New Delhi: After trailing for weeks, the Opposition Bharatiya Janata Party may now be gaining momentum against a fumbling ruling Congress party-led coalition, thanks to some savvy alliance building.
The BJP-led alliance, which ruled India from 1998 to 2004 on a pro-business platform, was plagued by internal dissension, withdrawals and poor campaigning just a month ago, and polls gave Congress an advantage.
But on the eve of the last stage of the staggered month-long election, the BJP has won over more allies, showcasing them at a large rally in Punjab’s Ludhiana last Sunday, in marked contrast with the squabbling inside the Congress-led coalition United Progressive Alliance.
After initial organizational hiccups, the BJP has managed to unite and has boosted its campaign firepower with a media blitz. Potential allies have taken heart from internal surveys that show the party is doing better than expected, BJP insiders say.
The Congress and the BJP, only won around a quarter of the votes each in the last 2004 general election, so their ability to secure coalitions with regional and caste-based parties will be key to forming a government.
“The indications on the ground is that it will be a hung parliament,” said BJP top election strategist Sudheendra Kulkarni. “So everything will depend on the party’s ability to maintain alliances -- and the UPA is in complete disarray.”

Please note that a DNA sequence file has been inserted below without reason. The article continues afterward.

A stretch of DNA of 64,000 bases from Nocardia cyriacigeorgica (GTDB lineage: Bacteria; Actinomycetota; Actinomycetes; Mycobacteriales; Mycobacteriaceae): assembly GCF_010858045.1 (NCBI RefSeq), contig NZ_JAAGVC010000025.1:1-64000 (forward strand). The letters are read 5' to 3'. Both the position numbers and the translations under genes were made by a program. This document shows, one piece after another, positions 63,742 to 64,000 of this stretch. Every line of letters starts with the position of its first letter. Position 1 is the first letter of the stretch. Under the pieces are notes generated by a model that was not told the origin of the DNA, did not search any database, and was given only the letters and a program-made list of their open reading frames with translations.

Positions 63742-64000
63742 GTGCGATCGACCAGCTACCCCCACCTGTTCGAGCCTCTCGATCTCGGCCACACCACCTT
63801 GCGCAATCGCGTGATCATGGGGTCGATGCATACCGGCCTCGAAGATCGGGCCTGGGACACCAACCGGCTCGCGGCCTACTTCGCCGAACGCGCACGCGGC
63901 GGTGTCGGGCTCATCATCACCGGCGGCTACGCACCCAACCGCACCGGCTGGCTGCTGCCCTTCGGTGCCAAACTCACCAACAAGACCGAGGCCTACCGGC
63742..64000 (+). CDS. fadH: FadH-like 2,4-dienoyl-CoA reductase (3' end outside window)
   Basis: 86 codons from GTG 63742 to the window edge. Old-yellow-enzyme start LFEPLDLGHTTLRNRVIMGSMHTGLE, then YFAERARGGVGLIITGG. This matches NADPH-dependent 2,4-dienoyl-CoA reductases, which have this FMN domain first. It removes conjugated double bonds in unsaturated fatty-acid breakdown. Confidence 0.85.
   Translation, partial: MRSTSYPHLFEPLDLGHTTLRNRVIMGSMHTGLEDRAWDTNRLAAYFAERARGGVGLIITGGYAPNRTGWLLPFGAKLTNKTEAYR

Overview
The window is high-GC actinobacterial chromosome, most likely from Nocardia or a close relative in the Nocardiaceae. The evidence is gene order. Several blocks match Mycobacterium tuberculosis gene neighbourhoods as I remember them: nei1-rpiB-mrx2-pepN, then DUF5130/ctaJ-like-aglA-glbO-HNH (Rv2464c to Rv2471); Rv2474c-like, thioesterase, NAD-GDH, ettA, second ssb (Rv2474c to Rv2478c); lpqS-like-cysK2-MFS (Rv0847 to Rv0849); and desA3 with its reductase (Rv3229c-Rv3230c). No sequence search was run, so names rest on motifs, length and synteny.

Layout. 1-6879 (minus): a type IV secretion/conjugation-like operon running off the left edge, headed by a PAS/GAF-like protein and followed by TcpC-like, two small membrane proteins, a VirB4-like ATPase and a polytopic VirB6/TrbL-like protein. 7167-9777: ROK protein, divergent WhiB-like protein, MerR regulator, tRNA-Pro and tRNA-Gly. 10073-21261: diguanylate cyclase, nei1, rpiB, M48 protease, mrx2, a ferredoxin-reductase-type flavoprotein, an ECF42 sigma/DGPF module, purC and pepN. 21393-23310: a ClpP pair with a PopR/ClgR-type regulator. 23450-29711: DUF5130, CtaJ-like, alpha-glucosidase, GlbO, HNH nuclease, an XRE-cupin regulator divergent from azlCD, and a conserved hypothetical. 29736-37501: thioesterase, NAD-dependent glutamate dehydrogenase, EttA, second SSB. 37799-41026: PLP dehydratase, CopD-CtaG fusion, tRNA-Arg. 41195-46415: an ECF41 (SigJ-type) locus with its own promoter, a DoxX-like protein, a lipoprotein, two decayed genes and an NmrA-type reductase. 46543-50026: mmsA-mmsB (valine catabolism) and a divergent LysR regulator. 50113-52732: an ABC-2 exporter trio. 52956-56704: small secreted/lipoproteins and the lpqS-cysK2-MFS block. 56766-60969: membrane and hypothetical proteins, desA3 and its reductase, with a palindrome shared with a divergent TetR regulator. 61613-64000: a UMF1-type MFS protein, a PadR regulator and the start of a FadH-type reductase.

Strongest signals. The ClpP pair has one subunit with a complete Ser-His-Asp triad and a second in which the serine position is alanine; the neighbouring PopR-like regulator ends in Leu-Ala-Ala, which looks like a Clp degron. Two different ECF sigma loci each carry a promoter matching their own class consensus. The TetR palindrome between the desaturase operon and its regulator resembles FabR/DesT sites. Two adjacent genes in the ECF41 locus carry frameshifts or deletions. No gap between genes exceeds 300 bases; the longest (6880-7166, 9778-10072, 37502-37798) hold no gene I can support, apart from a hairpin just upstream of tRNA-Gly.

In the last few weeks, smaller parties -- many motivated by political expediency -- have joined the BJP-led National Democratic Alliance (NDA) with the perception the party has a better chance of forming a government.
The regional Telangana Rashtra Samithi (TRS) party decided to join the NDA in the swing state of Andhra Pradesh.
“We lost one ally but got five,” BJP prime ministerial candidate L.K. Advani told Sunday’s rally, referring to a flurry of alliance switching.
With no exit polls allowed during the election, predicting the result is notoriously difficult.
Many investors would be happy to see a stable coalition of either main national party. But a BJP victory may see a market rally given its record on economic reforms such as privatization. Reform stagnated under the Congress-led government. Indeed, Indian shares rose 2.7% on Tuesday afternoon on speculation the NDA would form the next government, traders said.
Some analysts say the only chance Congress now has to form a government would be to ally with the Left, which gave its coalition a majority in the last Parliament until the communists quit in 2008 in protest over a nuclear deal with Washington.